Since becoming president on July 21, President Wickremesinghe has sent the military to violently disperse protesters and arrest scores of people accused of participating in protests. He has ordered the use of the notorious Prevention of Terrorism Act to detain three student leaders without charge. The previous foreign minister, G.L. Peiris, told the Human Rights Council in June that the government would observe a moratorium on the use of that law, while the current foreign minister, Ali Sabry, then justice minister, gave the same assurances to Sri Lanka’s parliament in March.
On September 8, President Wickremesinghe appointed three people implicated in human rights abuses as government ministers. Sivanesathurai Chandrakanthan, known as Pillayan, is a former member of a separatist Liberation Tigers of Tamil Eelam (LTTE) unit who later joined a pro-government armed group, both of which committed abductions and recruiting of child soldiers. In 2001, the attorney general dropped charges against him in connection with the 2005 murder of a parliamentarian. Another newly appointed minister, Lohan Ratwatte, resigned as prisons minister in September 2021 after threatening prisoners at gunpoint. A third, Sanath Nishantha, is currently under police investigation in connection with a violent attack on anti-government protesters on May 9.
“These ministerial appointments show that the Wickremesinghe administration cannot be expected to credibly pursue accountability for human rights violations or uphold the rule of law,” said Ahmed Adam, UN advocacy programme manager at FORUM-ASIA. “The alarming situation in the country today calls for robust and clear-eyed resolution from the Human Rights Council to protect the rights of people in Sri Lanka.”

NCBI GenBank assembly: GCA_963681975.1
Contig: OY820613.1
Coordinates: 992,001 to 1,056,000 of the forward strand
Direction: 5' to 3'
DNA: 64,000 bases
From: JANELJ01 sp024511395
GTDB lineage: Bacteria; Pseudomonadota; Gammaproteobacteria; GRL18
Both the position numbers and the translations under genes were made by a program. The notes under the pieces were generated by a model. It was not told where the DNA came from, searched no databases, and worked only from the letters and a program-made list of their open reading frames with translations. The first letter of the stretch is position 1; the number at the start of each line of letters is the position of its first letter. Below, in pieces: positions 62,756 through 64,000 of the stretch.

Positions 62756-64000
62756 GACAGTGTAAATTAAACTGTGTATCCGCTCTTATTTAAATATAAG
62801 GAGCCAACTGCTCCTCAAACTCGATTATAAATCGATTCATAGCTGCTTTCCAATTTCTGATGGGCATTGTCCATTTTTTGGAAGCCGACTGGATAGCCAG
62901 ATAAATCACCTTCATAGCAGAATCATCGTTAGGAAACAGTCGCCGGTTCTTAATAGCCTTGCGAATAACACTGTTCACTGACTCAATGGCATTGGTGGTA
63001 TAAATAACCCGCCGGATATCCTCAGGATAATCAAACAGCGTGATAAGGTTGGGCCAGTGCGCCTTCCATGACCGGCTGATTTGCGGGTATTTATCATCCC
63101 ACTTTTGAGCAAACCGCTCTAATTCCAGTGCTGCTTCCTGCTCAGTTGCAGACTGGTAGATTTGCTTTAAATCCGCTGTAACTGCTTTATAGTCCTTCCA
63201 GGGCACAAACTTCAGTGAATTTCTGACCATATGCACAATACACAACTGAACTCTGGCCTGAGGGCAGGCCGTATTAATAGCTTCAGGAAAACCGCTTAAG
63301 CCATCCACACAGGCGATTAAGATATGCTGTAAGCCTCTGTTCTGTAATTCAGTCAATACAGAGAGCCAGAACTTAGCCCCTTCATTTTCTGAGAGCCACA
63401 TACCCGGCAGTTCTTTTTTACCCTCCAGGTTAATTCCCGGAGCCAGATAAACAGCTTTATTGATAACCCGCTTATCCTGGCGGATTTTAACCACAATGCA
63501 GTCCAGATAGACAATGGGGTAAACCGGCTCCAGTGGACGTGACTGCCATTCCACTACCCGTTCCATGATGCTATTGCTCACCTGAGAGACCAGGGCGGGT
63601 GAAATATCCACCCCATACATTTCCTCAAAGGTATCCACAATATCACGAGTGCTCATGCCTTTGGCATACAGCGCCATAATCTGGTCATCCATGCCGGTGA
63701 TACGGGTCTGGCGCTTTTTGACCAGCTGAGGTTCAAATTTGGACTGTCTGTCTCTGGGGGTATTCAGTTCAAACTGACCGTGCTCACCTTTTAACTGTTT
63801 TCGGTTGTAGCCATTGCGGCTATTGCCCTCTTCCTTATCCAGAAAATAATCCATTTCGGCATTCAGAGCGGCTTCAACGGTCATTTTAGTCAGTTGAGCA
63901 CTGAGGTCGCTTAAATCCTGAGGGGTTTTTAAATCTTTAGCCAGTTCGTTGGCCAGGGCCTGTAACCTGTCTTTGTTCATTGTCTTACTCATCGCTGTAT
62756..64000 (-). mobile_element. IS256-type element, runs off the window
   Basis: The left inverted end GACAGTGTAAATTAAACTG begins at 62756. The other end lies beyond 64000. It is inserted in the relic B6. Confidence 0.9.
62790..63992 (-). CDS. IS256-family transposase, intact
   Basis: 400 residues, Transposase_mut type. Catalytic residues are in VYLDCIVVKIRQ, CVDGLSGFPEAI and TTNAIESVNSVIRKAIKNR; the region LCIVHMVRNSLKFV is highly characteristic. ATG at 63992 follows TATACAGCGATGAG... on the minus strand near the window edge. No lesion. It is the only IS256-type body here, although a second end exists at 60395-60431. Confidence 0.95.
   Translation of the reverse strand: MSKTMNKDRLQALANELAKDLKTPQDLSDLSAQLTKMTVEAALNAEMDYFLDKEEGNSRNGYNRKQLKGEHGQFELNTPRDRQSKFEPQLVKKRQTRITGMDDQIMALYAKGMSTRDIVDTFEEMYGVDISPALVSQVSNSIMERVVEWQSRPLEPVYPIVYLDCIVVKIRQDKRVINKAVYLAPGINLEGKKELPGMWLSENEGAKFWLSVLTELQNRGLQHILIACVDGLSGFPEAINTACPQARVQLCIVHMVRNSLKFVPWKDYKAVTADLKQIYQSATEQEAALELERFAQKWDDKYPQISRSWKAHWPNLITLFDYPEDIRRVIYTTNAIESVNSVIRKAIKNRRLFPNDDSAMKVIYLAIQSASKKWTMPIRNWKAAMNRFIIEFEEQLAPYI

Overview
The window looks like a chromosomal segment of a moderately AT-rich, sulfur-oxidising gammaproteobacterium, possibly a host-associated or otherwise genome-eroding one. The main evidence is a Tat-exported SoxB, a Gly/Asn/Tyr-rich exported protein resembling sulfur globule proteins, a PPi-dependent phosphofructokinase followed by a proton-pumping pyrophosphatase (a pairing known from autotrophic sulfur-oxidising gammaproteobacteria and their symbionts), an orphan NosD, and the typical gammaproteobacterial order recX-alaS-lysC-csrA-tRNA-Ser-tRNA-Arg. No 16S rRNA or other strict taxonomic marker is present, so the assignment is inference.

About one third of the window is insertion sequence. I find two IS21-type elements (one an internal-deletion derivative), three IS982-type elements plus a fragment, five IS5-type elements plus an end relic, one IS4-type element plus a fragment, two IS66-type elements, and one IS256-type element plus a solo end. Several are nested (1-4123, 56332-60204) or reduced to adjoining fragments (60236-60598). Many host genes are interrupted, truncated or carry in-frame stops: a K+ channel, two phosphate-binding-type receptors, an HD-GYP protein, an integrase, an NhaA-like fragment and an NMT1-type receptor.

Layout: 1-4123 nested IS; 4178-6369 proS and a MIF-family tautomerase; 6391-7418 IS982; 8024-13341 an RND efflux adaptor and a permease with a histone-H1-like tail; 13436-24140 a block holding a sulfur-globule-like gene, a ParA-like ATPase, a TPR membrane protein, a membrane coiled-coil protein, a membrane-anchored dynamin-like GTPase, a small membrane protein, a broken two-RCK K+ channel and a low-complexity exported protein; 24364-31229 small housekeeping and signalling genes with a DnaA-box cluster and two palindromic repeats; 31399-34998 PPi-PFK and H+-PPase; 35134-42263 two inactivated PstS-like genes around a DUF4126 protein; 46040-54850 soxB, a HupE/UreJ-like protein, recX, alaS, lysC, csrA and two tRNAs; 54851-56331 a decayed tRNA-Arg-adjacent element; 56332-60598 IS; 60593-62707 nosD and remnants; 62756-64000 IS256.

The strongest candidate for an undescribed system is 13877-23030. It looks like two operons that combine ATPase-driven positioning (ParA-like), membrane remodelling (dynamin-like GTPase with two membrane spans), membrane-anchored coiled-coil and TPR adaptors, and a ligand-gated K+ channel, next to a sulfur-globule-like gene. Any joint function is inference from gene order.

In their letter to member states, the groups said that the new Human Rights Council resolution should address threats to human rights in Sri Lanka and violations connected to the country’s present crisis. The resolution should call on the government to:
* Respect the rights of people to freely and peacefully protest and express their views without fear of reprisal or arrest;
* End the harassment, intimidation, and arbitrary arrest of people believed to have participated in or supported recent protests;
* Repeal the Prevention of Terrorism Act, issue an immediate moratorium on its use in the interim period, review the detention of those held under the law, immediately release all those not facing internationally recognizable charges, and ensure that everyone detained under the law, including those in pretrial detention, are tried promptly and fairly in a regular court; and
* Restore the independence of the judiciary and Human Rights Commission.
“Time and again we have seen successive Sri Lankan governments make commitments to the Human Rights Council that are then broken or disavowed,” said Yamini Mishra, South Asia director at Amnesty International. “Member states should press Sri Lanka on its commitments and call for action now to end the abuses that are taking place, while renewing and enhancing the UN’s mandates to monitor the situation and pursue accountability for past abuses.”